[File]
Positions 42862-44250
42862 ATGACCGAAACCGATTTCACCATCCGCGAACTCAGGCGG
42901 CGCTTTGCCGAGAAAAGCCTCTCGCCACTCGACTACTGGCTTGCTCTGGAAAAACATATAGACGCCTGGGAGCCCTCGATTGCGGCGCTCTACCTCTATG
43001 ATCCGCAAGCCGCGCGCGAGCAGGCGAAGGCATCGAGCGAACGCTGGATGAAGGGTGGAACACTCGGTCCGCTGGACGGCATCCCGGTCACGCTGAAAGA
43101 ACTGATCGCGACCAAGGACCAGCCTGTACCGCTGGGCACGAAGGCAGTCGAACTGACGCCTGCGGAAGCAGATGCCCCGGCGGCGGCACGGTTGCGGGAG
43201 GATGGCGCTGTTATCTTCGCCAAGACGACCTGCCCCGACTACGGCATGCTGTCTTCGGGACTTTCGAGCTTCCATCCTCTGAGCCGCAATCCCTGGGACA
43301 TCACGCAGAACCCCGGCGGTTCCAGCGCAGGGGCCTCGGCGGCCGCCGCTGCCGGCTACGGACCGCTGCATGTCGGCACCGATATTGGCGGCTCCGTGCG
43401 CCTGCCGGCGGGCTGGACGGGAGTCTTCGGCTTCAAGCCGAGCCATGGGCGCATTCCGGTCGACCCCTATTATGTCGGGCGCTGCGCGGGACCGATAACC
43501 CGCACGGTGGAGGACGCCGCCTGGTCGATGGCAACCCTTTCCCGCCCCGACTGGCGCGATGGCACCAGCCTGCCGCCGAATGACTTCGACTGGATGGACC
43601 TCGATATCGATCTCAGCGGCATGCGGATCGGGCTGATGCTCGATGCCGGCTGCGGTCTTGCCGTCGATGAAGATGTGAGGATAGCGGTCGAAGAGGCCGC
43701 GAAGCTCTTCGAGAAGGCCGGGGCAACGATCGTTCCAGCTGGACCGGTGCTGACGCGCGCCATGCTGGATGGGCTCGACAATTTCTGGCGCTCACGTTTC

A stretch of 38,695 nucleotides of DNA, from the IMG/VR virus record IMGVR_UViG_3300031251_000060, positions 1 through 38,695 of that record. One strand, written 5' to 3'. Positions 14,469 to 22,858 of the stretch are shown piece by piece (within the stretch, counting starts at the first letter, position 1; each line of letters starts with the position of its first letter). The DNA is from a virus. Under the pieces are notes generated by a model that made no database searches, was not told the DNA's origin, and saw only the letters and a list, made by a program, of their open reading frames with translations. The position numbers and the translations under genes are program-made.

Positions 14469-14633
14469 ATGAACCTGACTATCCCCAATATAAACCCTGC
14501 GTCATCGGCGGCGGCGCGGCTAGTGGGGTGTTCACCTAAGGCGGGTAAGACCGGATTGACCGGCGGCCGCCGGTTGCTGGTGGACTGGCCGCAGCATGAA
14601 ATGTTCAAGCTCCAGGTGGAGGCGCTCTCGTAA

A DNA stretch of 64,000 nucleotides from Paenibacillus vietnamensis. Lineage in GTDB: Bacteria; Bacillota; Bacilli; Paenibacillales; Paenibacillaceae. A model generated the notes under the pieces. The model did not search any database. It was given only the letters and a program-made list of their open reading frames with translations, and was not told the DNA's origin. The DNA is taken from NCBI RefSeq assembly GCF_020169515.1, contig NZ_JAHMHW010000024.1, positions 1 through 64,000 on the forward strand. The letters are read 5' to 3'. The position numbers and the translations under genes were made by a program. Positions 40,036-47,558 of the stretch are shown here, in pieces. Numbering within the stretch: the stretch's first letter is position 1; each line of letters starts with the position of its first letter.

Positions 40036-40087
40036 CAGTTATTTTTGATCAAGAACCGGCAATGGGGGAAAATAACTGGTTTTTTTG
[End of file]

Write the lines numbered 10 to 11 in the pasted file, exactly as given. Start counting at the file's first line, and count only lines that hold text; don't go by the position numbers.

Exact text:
43601 TCGATATCGATCTCAGCGGCATGCGGATCGGGCTGATGCTCGATGCCGGCTGCGGTCTTGCCGTCGATGAAGATGTGAGGATAGCGGTCGAAGAGGCCGC
43701 GAAGCTCTTCGAGAAGGCCGGGGCAACGATCGTTCCAGCTGGACCGGTGCTGACGCGCGCCATGCTGGATGGGCTCGACAATTTCTGGCGCTCACGTTTC